On June 1, 2010 our two year old, "Little Air Bear," was diagnosed with Childhood Acute Myeloid Leukemia (AML) Type M7. After enduring 146 days at Primary Children's Hospital, Erin is now in remission and living a full life at home with our family. Her strong will and constant happy smile is an inspiration to us all. Through our difficult circumstances we found great strength and peace in our Savior, Jesus Christ. Thank you for checking in on us.

Friday, August 26, 2011

8 Month Clinic

Erin's 8 month clinic follow-up appointment went really well.  She is still in remission.  I know I shouldn't be so crazy worried about these appointments, but I am. 

BUT, We are getting closer and closer to December and that is when her risk of relapse greatly drops. 

She was pretty scared about getting her hand poked in the lab.  But, she was happily coloring only a few minutes later.

It was such a treat to run into so many of our little cancer friends in clinic.  Ha ha...I should being calling running into other kids with cancer "a treat", but it has been very helpful for us to have friends like us.

Doing crafts with Brinley and Elena.

Sitting still while getting her "arm hug" from the blood pressure cuff.  Like her "Pinky Pie" outfit?  She found the hat on the hat tree and just had to have it since it matched. 

Patiently waiting to see her Oncologists and enjoying her root beer and Cheetos.

Erin and Dr. Verma.
We LOVE Dr. Verma! 

We had a bunch of time to kill while we waited for John and the kids to drive to SLC to meet us for a Make-a-wish activity so Erin and I played in the Forever Young Zone for 2 hours.  The volunteers here really do a wonderful job!

We had a snack in the gardens just outside of the Primary Children's main entrance.  I told Erin that I wanted to take her to a special place for our snack.  During the long days of living in the hospital I used to come here to call John on my cell phone, relax, cry, get away from the beeping hospital machines, or nap.  It is a beautiful place with lots of benches and a stream.  It's a great place of reflection and serenity and was a much needed relief.

Erin is really doing well.  I am very happy.  Our next visit will be in October and we have been given permission to do every other visit here in our hometown with our Pediatrician!  We love our Oncologists at Primary Children's, but these follow-up visits really aren't worth a 2 hour drive just for a blood test when we could just do that here.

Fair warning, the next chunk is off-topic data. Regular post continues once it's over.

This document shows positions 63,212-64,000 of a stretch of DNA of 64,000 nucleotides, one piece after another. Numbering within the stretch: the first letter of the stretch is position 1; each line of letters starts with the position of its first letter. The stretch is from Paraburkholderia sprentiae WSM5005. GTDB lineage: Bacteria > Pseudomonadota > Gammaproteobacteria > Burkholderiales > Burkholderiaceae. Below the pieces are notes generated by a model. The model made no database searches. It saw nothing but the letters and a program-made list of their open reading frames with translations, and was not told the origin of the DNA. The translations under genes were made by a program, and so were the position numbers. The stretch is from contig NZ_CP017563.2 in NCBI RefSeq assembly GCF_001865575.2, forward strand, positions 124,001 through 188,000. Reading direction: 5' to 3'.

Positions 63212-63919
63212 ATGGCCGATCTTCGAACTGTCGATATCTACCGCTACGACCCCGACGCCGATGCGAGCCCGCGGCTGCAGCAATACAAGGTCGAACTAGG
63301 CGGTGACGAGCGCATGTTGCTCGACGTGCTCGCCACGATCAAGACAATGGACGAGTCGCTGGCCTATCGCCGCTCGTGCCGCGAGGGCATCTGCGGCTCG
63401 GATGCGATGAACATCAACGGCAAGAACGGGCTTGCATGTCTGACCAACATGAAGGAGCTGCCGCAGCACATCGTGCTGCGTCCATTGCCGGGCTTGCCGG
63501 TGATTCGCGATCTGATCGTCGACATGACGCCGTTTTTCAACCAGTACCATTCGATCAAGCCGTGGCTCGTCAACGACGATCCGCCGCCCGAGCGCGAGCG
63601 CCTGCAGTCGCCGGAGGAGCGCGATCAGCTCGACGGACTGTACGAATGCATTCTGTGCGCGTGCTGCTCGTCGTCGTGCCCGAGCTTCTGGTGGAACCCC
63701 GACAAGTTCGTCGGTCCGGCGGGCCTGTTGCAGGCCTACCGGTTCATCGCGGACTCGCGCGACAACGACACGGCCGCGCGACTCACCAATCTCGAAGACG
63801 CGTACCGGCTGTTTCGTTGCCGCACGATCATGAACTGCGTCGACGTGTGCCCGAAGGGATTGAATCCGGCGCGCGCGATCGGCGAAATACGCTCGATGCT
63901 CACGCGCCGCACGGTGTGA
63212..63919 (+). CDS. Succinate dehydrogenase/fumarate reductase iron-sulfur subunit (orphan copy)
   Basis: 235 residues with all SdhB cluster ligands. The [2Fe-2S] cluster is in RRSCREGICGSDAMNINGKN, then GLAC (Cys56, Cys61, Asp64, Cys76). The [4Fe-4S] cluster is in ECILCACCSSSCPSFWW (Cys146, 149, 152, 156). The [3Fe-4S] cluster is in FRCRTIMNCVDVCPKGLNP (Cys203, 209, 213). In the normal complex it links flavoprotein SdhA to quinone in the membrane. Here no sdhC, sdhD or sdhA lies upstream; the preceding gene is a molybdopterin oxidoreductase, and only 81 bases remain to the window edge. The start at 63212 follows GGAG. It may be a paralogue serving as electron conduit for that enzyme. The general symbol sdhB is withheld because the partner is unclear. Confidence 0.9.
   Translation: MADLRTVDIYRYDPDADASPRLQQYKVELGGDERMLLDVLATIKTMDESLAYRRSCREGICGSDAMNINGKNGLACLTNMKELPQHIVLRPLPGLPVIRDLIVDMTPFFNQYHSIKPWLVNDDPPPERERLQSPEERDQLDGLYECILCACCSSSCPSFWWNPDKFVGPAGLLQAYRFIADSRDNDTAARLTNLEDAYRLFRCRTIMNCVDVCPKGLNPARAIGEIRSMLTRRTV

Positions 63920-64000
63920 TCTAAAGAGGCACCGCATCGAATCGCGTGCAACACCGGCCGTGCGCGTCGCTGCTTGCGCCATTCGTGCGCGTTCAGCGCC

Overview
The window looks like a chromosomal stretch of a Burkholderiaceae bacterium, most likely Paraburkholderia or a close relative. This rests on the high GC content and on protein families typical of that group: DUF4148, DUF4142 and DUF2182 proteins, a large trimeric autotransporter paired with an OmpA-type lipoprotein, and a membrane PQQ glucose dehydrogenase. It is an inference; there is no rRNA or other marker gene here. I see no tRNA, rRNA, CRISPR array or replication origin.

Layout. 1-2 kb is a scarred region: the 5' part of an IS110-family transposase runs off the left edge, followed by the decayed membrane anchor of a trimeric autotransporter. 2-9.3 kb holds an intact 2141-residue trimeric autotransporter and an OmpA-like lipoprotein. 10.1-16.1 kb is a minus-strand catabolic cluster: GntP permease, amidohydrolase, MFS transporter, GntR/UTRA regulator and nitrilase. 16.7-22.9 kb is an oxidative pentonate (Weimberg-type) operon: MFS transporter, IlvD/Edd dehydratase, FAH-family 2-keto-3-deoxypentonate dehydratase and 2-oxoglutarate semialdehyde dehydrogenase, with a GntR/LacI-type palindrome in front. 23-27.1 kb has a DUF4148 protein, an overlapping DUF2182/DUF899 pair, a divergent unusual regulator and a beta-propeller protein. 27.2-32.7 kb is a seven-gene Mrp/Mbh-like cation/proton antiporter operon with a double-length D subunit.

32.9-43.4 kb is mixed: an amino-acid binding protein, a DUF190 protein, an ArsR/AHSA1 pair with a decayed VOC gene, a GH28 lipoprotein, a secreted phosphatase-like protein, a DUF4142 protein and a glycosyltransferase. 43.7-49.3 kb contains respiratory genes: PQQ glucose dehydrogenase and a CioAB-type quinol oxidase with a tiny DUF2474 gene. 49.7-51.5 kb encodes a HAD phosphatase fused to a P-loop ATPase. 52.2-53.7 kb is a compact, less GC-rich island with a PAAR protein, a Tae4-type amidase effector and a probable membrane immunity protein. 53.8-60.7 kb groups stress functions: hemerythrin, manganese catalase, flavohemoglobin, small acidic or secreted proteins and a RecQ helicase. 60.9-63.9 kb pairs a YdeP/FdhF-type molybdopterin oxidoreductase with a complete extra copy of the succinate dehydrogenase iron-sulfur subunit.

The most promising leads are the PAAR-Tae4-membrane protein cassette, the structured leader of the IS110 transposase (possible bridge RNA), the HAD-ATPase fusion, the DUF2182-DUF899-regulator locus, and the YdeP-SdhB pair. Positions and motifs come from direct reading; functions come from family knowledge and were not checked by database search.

In December she'll go back to Primary Children's for her one year follow-up and she'll get an ECHO and EKG to check her heart and we'll see our Oncologists again then.  Here's to praying that she continues to stay in remission! 

Labs from 8 Month Clinic
White Blood Count 5.9 (normal 6.0-17.0)
Hematocrit 40.0 (normal 34.0-40.0)
Platelets 225 (normal 15-400)
ANC 1800 (normal 1500-8500) 

Previous Labs from 6 Month Clinic
White Blood Count 13.4
Hematocrit 38.9
Platelets 220
ANC 11,700

Wednesday, August 24, 2011

You better not eat anymore...

The last few days Erin has been asking me about once a day, "am I sick?" I always reply, "no, you are healthy and strong." 

Today, after we finished making a batch of soft gingersnaps she and my son were eating the cookie dough out of the mixer (yeah, I let my kids eat cookie dough).  Erin turned to her older brother and said, "you better not eat anymore or you'll get cancer." 

I stood there, absolutely stunned, for about a minute.  Why in the world would she say that?!  Then it hit me - Erin thinks sick=cancer.  If someone is sick, they have cancer.  I think she was telling her brother that if you eat too much cookie dough you'll get "sick" NOT get cancer.

The things I NEVER thought I'd have to explain to my THREE YEAR OLD!

Monday, August 22, 2011

Side Effects and Late Effects of Acute Myeloid Leukemia

It has been 8 months since Erin finished treatment.  I can't believe how time has flown and how much Erin's hair has grown in that time.  Here she is in January just before she got her central line pulled.

And here she is just last week.  Look at all that hair!

It's amazing how HAIR can make someone look so different (I still miss rubbing my cheek on her bald little head).  It is such a wonderful feeling running my fingers through her soft light brown hair.  Last year I made many memories of myself running my fingers through her blonde hair right before it fell out.  I wish we had had an opportunity to take some professional pictures of her before her hair fell out, but it just couldn't happen.  She was so sick the day she was diagnosed, she was admitted for her first 29 day hospital stay and pumped with high dose chemotherapy, her immune system was non-existent, and in just 20 days all of her hair was gone.